Chateaux of Normandy

Château du Repas

The current Château du Repas was built to the site of older castle in the early 17th century, probably between 1605-1615. The U-shaped building was surrounded by a moat.
Founded: 1605-1615 | Location: Chênedouit, France

Château de Vimer

Château de Vimer was built in the early 1700s by Nollet de Malvoüe. It consists of main building and park built in 1840. During the Invasion of Normandy in 1944 the château was a field hospital.
Founded: 18th century | Location: Guerquesalles, France

Château d'Ailly

Château d'Ailly was first mentioned in 1050 when Robert d'Ailly built a manor surrounded with walls, moat and mill. The near St. Gerbold's Church was also built then. In 1431 english King Henry VI gave the land property of Ailly to his uncle. Back in French possession, the manor belonged to the Courseulles and De Saint Laurens families until it was acquired by d'Aubert de Caudémone in the 17th century. Charle ...
Founded: 1050 | Location: Bernières-d'Ailly, France

Château de Montaure

Château de Montaure was built in the early 1700s to the site of feudal castle from the 9th century. The current castle represents the Louis XV style. There are occasional events in the castle area.
Founded: 18th century | Location: Montaure, France

Château du Plessis-Bouquelon

Château du Plessis-Bouquelon was built first in the 16th century and enlarged during the 18th and 19th centuries. The oldest mention of the castle dates from 1464. The chapel was built in 1844.
Founded: 16th century | Location: Saint-Mards-de-Blacarville, France

Château du Buisson de May

In the Middle ages, the land of today Château du Buisson de May belonged probably to the family de May. The oldest written document dates back to XVth century, when Jean de Brucourt, responsible for the famous Chatelet of Paris, sold the estate of Osmoy Michel de Bordeaux. The family de Bordeaux kept the Buisson de May over the centuries, selling wood, letting out land, farm and houses, as they were aldermen in Vern ...
Founded: 1781-1783 | Location: Saint-Aquilin-de-Pacy, France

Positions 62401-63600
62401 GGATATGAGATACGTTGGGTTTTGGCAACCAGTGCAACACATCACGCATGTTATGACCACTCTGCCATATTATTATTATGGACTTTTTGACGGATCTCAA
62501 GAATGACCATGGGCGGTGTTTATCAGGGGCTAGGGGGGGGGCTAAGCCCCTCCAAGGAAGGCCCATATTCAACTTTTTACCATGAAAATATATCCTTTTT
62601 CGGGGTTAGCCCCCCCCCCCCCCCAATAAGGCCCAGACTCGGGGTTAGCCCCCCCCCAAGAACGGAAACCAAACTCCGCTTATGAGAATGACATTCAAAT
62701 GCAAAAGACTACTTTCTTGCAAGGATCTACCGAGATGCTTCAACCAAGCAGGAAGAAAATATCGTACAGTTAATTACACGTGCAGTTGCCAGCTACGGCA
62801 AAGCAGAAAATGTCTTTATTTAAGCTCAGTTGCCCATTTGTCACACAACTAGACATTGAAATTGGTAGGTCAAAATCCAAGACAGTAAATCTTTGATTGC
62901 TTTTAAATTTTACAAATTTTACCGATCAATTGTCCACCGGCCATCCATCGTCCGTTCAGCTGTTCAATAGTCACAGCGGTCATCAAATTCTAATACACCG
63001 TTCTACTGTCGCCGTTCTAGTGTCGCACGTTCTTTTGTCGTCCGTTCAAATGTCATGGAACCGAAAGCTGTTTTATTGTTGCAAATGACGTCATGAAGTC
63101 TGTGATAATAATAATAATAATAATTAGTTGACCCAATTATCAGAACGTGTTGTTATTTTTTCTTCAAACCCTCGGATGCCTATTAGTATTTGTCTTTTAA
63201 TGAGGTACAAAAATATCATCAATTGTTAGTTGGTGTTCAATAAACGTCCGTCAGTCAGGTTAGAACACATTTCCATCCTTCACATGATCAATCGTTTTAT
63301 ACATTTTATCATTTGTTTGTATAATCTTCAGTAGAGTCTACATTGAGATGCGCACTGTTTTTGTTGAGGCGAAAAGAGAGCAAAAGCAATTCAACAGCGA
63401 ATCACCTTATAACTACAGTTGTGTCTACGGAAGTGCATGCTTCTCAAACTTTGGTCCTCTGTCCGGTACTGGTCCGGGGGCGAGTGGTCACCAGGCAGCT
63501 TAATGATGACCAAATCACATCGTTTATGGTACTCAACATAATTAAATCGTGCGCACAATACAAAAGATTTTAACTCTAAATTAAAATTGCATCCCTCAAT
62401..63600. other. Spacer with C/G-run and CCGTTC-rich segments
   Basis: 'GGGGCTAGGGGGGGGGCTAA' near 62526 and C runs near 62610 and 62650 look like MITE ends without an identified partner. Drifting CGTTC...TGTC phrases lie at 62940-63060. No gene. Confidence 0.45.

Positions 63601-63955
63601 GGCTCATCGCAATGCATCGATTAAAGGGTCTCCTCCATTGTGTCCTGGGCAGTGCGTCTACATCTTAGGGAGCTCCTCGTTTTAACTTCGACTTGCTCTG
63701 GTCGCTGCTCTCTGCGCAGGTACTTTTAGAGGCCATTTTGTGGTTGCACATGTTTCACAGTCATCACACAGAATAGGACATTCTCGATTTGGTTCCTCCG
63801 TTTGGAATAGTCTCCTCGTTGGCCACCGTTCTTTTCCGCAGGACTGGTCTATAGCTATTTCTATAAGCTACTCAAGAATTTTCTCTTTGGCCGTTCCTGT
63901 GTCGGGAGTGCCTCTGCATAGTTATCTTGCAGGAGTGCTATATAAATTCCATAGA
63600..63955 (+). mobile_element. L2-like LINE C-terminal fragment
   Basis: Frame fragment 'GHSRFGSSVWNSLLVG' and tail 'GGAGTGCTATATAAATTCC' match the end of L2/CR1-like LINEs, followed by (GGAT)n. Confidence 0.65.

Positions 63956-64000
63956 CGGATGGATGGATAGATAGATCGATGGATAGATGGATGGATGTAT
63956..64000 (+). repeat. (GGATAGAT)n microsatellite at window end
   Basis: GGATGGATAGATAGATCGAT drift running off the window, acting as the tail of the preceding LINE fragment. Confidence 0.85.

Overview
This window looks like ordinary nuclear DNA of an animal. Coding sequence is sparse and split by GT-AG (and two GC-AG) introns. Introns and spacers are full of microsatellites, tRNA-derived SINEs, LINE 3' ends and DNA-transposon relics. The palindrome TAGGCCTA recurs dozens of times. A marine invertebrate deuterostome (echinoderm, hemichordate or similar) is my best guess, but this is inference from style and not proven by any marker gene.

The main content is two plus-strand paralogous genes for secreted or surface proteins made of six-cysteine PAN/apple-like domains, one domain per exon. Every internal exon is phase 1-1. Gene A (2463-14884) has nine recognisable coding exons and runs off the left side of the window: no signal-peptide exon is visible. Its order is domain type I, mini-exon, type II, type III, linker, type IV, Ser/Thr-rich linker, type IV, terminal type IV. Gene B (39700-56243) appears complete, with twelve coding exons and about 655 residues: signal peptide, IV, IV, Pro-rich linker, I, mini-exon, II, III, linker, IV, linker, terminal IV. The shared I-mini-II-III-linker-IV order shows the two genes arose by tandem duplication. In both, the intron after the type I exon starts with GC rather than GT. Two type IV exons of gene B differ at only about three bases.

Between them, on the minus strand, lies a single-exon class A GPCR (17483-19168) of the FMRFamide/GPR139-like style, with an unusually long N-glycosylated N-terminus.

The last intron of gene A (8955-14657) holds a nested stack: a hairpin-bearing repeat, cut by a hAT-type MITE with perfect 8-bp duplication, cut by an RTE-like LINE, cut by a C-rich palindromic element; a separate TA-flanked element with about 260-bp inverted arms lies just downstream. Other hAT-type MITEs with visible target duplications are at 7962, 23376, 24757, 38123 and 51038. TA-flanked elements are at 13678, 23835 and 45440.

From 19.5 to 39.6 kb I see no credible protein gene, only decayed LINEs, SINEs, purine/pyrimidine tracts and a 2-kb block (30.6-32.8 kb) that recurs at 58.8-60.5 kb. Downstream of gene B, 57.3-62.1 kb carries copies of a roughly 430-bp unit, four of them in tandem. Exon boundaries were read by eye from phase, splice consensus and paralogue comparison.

Château de Saint-Gervais

The first record of Château de Saint-Gervais dates back to the year 1198. In 1651 Jean de Carrey, Advisor to the King in his finance chamber, acquires the titles of Lord of Saint Gervais. The destruction of the original chateau occured at the time of the Revolution (1794). In 1837 the land and property at Saint Gervais was acquired by Michel Pierre Alexis Hebert, barrister in the High Court subsequent Garde des Scea ...
Founded: 1840 | Location: Asnières, France

Château de Bailleul

Château de Bailleul was built by Bertrand de Bailleul, powerful nobleman, who acquired the land in 1534. The castle was probably completed between 1550-1560. It was strongly modified in the late 1700s and the major restoration was made in 1870-1890. It has never been sold and is still in possession of Bailleul family.
Founded: 1543-1560 | Location: Angerville-Bailleul, France

Château de Filières

In 1467 Jehan de Fillières bought the current Château de Filières estate and built a new building to the site of castle destroyed in Hundred Years" War. This was burnt down in 1591 during the Wars of Religion. The next castle was built in Henry IV style around 1599. Louise-Catherine Chardon de Filières rebuilt the castle again in 1767-1768.
Founded: 1599-1768 | Location: Gommerville, France

Château du Vaudroc

Château du Vaudroc was built to the site of Benedictine Priory from 1746. The park is open to the public couple of times annually.
Founded: 1746 | Location: Limpiville, France

Manoir du Clap

Manoir du Clap is an od mansion located in the village of 'La cerlangue', in Normandy. It was built in the late 1590"s, during the reign of Henri IVth of France. In medieval times, the village was a part of Tancarville"s Baronny (which became a county under the domination of Jean II de Melun). At the end of the XVIth century, the place now called 'le Clap', not far from the village, became ec ...
Founded: 1590s | Location: La Cerlangue, France

Featured Historic Landmarks, Sites & Buildings

Historic Site of the week

Craigmillar Castle

Craigmillar is one of Scotland’s most perfectly preserved castles. It began as a simple tower-house residence. Gradually, over time, it developed into a complex of structures and spaces, as subsequent owners attempted to improve its comfort and amenity. As a result, there are many nooks and crannies to explore.

The surrounding gardens and parkland were also important. The present-day Craigmillar Castle Park has fascinating reminders of the castle’s days as a rural retreat on the edge of Scotland’s capital city.

At the core lies the original, late-14th-century tower house, among the first of this form of castle built in Scotland. It stands 17m high to the battlements, has walls almost 3m thick, and holds a warren of rooms, including a fine great hall on the first floor.

‘Queen Mary’s Room’, also on the first floor, is where Mary is said to have slept when staying at Craigmillar. However, it is more likely she occupied a multi-roomed apartment elsewhere in the courtyard, probably in the east range.

Sir Simon Preston was a loyal supporter of Queen Mary, whom she appointed as Provost of Edinburgh. In this capacity, he was her host for her first night as a prisoner, at his townhouse in the High Street, on 15 June 1567. She was taken to Lochleven Castle the following day.

The west range was rebuilt after 1660 as a family residence for the Gilmour family.

The 15th-century courtyard wall is well preserved, complete with gunholes shaped like inverted keyholes. Ancillary buildings lie within it, including a private family chapel.